Leon uses Snowboy for its hotword detection. Unfortunately the project has been discontinued and is suffering from the lack of maintainability.
Indeed, Snowboy uses node-pre-gyp which helps to publish and install Node.js C++ addons from binaries. So when a new Node.js version is shipped,
node-pre-gyp must update its listing of the supported targets by specifying the:
Usually it is done through this file.
Please keep in mind that is a temporary solution as this part of Leon should be improved in the future. If you have any suggestion for a hotword detection alternative or wish to build one, don’t hesitate to shoot me an email at email@example.com.
I found some alternatives such as Porcupine from Picovoice that works pretty well. But at the moment I’m writing this, their tooling does not allow to have short hotword like
Leon. Which is in fact a best practice, but it means we’d need to comply such limitations.
The points above were the main ones to focus on for this release. But there are actually more things coming with it!
I’m happy to say that Leon’s web app is now powered by Vite. The web app will get major changes in the future, so a review was necessary before to kick off the work.
The web app was using some Node.js features and Browserify. This is an unnecessary layer in our case. I wanted every feature be natively supported by the browsers as upcoming clients will also be natively supported by their respected platform.
Now that we are on an explicit browser compatible codebase, this is where Vite enters the game. In sum: better DX and performance.
Learn about the benefits here.
Until a while I was always using CircleCI for my projects as I think it is doing a great job for CI and CD.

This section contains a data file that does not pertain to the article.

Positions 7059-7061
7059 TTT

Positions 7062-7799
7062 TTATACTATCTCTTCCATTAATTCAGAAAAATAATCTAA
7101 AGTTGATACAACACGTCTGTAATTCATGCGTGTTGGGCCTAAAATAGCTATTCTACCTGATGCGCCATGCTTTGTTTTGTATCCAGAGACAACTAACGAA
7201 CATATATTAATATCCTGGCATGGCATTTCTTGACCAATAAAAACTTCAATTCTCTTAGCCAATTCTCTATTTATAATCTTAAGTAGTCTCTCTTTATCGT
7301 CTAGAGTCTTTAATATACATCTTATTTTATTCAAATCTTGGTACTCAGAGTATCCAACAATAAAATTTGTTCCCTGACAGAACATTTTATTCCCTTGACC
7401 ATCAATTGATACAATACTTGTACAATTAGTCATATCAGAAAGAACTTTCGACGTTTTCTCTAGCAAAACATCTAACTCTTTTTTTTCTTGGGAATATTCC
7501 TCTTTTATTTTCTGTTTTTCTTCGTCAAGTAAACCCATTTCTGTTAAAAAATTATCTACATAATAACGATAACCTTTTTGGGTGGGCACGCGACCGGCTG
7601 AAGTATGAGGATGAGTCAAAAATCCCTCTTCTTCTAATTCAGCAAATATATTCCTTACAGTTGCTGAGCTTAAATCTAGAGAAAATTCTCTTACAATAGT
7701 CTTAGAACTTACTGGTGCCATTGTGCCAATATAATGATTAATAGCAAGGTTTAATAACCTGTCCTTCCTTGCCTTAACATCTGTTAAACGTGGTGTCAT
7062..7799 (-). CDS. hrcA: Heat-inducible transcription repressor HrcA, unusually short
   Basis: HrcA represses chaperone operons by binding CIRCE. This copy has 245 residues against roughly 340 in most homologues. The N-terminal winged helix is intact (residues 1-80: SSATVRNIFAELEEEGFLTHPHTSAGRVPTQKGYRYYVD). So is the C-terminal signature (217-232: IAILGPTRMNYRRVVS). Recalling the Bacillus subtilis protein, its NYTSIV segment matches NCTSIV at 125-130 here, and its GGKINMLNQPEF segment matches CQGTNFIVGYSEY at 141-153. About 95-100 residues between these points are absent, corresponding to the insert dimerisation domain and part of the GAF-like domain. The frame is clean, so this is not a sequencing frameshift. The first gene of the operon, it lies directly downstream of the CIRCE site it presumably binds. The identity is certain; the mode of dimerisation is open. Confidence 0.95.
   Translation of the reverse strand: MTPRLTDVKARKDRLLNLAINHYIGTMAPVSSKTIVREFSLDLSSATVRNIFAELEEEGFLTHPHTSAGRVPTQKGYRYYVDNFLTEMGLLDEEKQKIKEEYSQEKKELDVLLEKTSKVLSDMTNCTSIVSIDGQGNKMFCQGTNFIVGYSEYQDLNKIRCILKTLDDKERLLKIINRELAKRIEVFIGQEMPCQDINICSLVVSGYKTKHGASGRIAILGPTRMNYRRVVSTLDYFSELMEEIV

However, since GitHub has launched GitHub Actions I liked the idea of having the codebase close to the CI, so we don’t need to get out of the GitHub ecosystem.
Sometimes on CircleCI, Leon was having troubles since the Node.js 14+ upgrade from the Leon’s CI Docker image. The same Docker image was finishing all the jobs perfectly on different machines but not on CircleCI ones. It was timing out or finishing with an error for the end-to-end modules tests. The error was related to the Node.js child process that did not work. So my bet is it was sometimes running out of memory.
Since I migrated to GitHub Actions, none of these happened. As Leon was using the Docker type on CircleCI, it looks like there is bit more hardware power on GitHub Actions. I did not try with the raw CircleCI Linux types as I wanted to use the Leon’s Docker image dedicated for its CI.
Today Leon’s CI is composed of 3 GitHub Actions workflows:
- build: to ensure Leon can be built successfully.
- lint: to ensure the source code is written as per the standards of the project.
- tests: to ensure the quality of the features.
If you are interested in migrating from CircleCI to GitHub Actions, GitHub has put together an article that is pretty straightforward.